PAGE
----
|Author and year||Age/sex||Size(cm)||Histological type||Depth of invasion||Treatment||Prognosis|
|1. Carrie (1950)6||64M||3||Adenoca.||Muscularis propria||Partial esophagectomy||Alive (over one year; unknown in detail)|
|2. Davis (1969)6)||68M||1.87||Mucinous adenoca.||Submucosa||RTesophagectomy||Alive (7 months; unknown in detail)|
|3. Sakamoto (1970)7||64M||2.51.7||Papillary adenoca.||Muscularis propria||RTesophagectomy and inguinal skin meta)||Dead (37 months; cervical|
|4. Clemente (1974)8||53M||2.522||Intestinal type.||Adventitia||Laryngectomy esophagectomy||Cervical recurrence|
|5. Danoff (1978)4||43M||6||Poorly diff adenoca.||Adventitia||RT||Dead (2 months)|
|6. Kamiya (1983)9||58M||53||Moderately diff adenoca.||Adventitia||Pharyngolaryngectomyesophagectomy||Dead (7 months; pneumonia)|
|7. Schmidt 1 (1985)10||37M||Not mentioned.||Adenoca.||Adventitia||Esophagectomy||Alive (4 months; unknown in detail)|
|8. Schmidt 2 (1985)10||54M||3||Adenoca.||Submucosa||Partial esophagectomy||Dead (12 months; local recurrence)|
|9. Endo (1986)11||73M||Not mentioned||Adenosquamous ca.||Unknown||Not resected||Dead (12 months)|
|10. Christensen 1 (1987)12||52M||65.52||Poorly diff adenoca.||Muscularis propria||Esophagectomy||Dead suspected (Abdominal meta)|
|11. Christensen 2 (1987)12||50M||43.51.5||Moderately diff adenoca.||Adventitia||Esophagogastrectomy||Not mentioned|
|12. Ishii (1991) (13)||66M||54.53||Well diff adenoca.||Submucosa||Esophagectomy||No rec (20 months)|
|13. Kubota (1993)14||58M||Not mentioned.||Papillary adenoca.||Adventitia||CRT only||Dead (12 months; lung meta)|
|14. Takagi Y (1994)15||85M||6.83||Moderately diff adenoca.||Adventitia||Transhiatal esophagectomy||Not mentioned|
|15. Takagi A (1995)16||70M||1.91.6||Well diff adenoca.||Submucosa||Esophagectomy||Not mentioned|
|16. Sperling (1995)17||79M||2||Poorly diff adenoca.||unknown||RT||Not mentioned|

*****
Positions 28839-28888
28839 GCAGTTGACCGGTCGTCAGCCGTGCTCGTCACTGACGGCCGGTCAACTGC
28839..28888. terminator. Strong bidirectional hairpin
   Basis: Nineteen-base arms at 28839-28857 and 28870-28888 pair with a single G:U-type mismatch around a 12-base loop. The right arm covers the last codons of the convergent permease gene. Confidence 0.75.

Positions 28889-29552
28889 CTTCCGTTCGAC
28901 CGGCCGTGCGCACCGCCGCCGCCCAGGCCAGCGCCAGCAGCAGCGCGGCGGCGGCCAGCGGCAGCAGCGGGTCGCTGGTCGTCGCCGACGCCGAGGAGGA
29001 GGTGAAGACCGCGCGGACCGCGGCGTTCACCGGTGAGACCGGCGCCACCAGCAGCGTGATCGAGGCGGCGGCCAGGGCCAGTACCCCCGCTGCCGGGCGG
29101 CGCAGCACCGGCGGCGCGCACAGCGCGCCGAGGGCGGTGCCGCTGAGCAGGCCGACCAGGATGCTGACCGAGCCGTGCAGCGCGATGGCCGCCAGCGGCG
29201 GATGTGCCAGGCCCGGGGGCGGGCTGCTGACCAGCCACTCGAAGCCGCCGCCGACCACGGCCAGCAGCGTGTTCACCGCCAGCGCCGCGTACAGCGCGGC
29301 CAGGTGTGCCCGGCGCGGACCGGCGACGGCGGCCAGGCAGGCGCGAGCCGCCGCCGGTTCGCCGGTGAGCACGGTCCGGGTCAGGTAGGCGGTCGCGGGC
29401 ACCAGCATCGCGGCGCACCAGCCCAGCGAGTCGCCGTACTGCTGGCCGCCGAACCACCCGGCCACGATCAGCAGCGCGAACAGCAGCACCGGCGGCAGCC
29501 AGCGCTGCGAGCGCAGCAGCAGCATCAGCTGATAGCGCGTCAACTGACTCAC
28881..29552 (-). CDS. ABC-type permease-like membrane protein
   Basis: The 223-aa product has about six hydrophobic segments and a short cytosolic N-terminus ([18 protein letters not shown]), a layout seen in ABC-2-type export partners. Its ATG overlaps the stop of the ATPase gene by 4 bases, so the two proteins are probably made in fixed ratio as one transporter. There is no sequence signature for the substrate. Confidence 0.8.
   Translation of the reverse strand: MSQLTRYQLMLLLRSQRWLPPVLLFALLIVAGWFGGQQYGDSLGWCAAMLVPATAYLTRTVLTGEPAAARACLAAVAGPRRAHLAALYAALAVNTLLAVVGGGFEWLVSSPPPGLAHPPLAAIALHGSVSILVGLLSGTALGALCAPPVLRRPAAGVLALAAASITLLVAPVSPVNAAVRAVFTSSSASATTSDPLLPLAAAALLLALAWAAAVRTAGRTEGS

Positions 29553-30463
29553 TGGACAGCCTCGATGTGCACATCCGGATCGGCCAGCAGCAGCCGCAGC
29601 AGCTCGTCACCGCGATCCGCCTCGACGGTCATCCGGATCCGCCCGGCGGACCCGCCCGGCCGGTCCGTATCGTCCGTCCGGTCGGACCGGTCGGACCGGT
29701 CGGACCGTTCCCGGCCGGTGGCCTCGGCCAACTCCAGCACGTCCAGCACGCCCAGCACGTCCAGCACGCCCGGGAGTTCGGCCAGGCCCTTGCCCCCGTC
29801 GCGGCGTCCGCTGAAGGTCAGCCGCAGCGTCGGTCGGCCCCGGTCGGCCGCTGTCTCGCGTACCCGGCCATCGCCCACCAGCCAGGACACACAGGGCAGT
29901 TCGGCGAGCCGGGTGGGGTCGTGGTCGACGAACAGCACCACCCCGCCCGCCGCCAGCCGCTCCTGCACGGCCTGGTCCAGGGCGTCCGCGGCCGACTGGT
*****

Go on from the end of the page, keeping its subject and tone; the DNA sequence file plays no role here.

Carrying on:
|17. Kammori (1996)18||74F||21.50.7||Well diff adenoca.||Submucosa||Mucosal resection||No rec. (unknown in detail)|
|18. Pai (1997)19||60M||3.56.5||Moderately diff adenoca.||Muscularis propria||EsophagectomyCRT||Alive (30 months; unknown in detail)|
|19. Berkelhammer (1997)20||71M||Not mentioned||Moderately diff adenoca||Submucosa||Esophagectomy||No rec. (2 years)|
|20. Yamamoto (1997)21||90F||Not||Adenoca.||unknown||Transhiatal esophagectomy||Not mentioned|
|21. Lauwers (1998)22||57M||24||Moderately diff adenoca.||Adventitia||EsophagectomyRT||Alive (8 months; unknown in detail)|
|22. Noguchi (2001)23||73M||2.52||Well diff adenoca.||Submucosa||Esophagectomy||No rec (5 years)|
|23. Kagawa (2001)24||51M||22||Moderately diff adenoca.||Adventitia||Esophagectomy||Dead (11 months; lung meta)|
|24. Abe (2004)25||50M||2.51.5||Well diff adenoca.||Submucosa||Esophagectomy||No rec (unknown in detail)|
|25. Alrawi (2004)5||60M||3.23||Moderately diff adenoca.||Submucosa||Partial esophagectomyCRT||No rec (6 years)|
|26. Our case (2006)||75M||3.52.2||Adenoca.||Mucosa||Esophagectomy||No rec (42 months)|
The rate of lymph node metastases was found to be relatively high in the esophagus, with around 30% of cases showing submucosal invasion, compared to 19% in the stomach.26 Additionally, distant metastasis has been noted frequently due to the anatomical characteristic of the esophagus developing a strong lymphatic network,27 indicating the importance of aggressive lymph node resection. In fact, complete surgical resection represents a first-line treatment for esophageal adenocarcinomas, such as Barrett's esophageal adenocarcinoma.28 In addition, in East Asia, the combined drug TS-1 (tegafur/gimeracil/oteracil potassium), an oral 5-FU drug, is widely accepted as a chemotherapeutic agent due to its high response rate; 47% in single use and over 70% when used in combination with other chemotherapeutic agents.29,30 In contrast, because TS-1 is not commonly used in North America and Europe, a combination chemotherapy based on infused 5-FU is widely selected as a standard; infused 5-FU and cisplatin or the addition of a third drug (anthracyclines; epirubicin).31,32 The response rate has been reported as 49–56% against locally advanced gastric cancer.33,34 In conclusion, radical surgical treatment with adjuvant chemotherapy should be considered for advanced EAEGM.